cat scratching posts have any removable parts
The right cat scratching post can help you protect your furniture and keep your kitty’s claws healthy and strong. They’re available in a variety of materials, styles and sizes to accommodate every feline. The most basic ones are simple and inexpensive, while more elaborate options often feature places to lounge or climb and even dangling toys. If you’re not sure which one to choose, consider your kitty’s preferences and habits as well as the amount of space you have to devote to it.
The best cat scratching post offer a variety of surfaces to satisfy cats’ natural instincts to mark their territory and stretch their bodies. Typically, they’re tall enough to allow cats to stretch out fully while scratching. Many have a base and surface covered in carpet, sisal or other material that’s woven into the post and designed to appeal to their claws. Some have a dual-sided design so you can flip it when the top wears out or if your cat prefers a different surface.
Many cat owners find that they need to experiment with different types of scratching posts to see which one their cats will accept. Some are more receptive to corrugated cardboard, while others like the feel of sisal rope or the jute backing of a piece of carpet. A few manufacturers also make posts that incorporate all three materials, making it easier to see which your cat likes the most.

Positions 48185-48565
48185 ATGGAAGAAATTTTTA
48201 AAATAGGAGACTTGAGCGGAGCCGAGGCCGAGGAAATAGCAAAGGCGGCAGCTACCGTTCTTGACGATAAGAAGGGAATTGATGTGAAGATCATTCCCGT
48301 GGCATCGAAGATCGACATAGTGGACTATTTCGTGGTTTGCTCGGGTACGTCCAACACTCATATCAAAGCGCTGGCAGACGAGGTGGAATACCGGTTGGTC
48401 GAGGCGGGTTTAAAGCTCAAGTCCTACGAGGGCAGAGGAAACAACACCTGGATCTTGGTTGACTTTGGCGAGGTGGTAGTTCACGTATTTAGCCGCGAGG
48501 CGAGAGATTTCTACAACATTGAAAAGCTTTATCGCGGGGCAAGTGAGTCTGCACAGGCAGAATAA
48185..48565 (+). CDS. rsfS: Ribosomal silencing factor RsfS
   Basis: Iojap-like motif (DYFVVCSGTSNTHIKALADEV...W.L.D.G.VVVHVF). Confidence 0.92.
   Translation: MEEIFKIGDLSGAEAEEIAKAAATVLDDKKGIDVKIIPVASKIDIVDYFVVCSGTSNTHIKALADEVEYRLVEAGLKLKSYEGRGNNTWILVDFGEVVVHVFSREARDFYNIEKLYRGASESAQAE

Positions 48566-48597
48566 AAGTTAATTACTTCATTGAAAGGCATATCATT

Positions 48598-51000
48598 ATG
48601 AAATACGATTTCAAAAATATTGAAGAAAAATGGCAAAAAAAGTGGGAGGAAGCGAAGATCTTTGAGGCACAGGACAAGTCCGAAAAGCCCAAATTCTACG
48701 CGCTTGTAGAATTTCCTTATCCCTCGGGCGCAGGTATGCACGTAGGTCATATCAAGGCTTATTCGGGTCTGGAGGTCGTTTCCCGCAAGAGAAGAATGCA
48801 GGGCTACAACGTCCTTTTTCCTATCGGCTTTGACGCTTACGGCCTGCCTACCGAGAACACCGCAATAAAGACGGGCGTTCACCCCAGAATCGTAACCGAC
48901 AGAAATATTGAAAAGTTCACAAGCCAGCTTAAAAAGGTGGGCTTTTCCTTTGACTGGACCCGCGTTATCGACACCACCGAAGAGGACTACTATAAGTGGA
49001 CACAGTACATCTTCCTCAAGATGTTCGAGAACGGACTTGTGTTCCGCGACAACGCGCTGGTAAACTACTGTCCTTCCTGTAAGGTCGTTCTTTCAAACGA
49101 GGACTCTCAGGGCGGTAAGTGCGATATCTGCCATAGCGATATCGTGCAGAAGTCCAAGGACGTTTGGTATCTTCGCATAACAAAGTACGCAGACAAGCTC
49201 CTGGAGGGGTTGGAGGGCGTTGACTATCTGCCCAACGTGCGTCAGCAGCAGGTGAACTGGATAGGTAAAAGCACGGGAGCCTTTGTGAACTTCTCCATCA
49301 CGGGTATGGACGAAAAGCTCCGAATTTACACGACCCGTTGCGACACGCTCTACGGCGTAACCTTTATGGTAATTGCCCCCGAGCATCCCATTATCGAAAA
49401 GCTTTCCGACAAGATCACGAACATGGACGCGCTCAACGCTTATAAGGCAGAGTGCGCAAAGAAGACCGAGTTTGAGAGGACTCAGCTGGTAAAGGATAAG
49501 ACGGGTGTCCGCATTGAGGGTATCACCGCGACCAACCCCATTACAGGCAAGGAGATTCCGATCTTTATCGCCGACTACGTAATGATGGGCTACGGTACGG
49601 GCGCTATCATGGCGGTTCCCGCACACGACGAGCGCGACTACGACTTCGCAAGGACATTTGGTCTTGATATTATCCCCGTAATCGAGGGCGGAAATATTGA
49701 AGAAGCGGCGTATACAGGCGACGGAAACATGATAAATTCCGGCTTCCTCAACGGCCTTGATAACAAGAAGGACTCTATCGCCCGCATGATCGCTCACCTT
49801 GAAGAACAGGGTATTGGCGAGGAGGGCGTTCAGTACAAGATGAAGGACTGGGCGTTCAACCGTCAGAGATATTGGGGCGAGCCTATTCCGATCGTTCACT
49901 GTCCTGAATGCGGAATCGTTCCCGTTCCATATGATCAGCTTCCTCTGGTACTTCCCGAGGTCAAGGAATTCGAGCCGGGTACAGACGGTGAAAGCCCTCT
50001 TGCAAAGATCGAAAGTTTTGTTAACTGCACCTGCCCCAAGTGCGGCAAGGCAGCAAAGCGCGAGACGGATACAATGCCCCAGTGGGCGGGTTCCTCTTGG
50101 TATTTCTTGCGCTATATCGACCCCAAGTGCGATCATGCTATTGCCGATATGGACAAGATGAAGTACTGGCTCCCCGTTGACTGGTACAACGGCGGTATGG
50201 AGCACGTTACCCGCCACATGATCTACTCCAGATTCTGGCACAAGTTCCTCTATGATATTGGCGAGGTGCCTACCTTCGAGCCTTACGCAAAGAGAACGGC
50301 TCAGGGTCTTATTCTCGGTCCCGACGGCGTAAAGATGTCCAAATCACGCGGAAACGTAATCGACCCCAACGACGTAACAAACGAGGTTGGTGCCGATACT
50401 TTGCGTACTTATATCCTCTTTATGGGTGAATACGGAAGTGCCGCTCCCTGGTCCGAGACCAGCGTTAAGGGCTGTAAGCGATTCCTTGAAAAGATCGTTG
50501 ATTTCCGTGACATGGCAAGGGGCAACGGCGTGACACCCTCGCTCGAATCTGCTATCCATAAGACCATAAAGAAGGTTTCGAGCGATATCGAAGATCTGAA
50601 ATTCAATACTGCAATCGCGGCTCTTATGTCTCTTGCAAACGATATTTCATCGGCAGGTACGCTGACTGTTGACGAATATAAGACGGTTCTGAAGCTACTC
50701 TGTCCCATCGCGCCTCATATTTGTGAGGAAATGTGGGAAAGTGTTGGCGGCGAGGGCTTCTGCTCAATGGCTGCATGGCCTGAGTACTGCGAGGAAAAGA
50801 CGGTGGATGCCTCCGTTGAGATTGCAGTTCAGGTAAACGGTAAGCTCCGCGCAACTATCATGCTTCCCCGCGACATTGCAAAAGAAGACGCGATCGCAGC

Does cat scratching posts have any removable parts?
In addition to surface material, the type of structure and stability are important factors in whether your kitty will use the post. Ideally, the post should be tall enough for the cat to stretch out while scratching and stable enough that it won’t tip over easily. Many posts are designed to be free-standing, but some are meant to be mounted on a wall.
If your kitty is hesitant to use the post, try sprinkling it with catnip or hanging bags of it from the top. Play with your kitty near it to encourage them to spend time there, and eventually they’ll start using it to stretch and scratch. Try placing it in prominent areas of the home, such as near their bed or litter box, to encourage them to use it when they wake up or return from a nap.
Some cats may never fully take to the post and will continue to scratch on other surfaces in their home. In those cases, it’s important to keep a trimmer on hand so you can remove claws as they become worn. You can also confine the cat to a room with its scratching post and other essentials when they’re not allowed in the rest of the house. This will help to reduce the amount of scratching damage to other furniture and surfaces in your home until it’s time to move the cat back into its favorite room. Then, you can slowly start reintroducing other items to the cat and encourage it to use its scratching post again.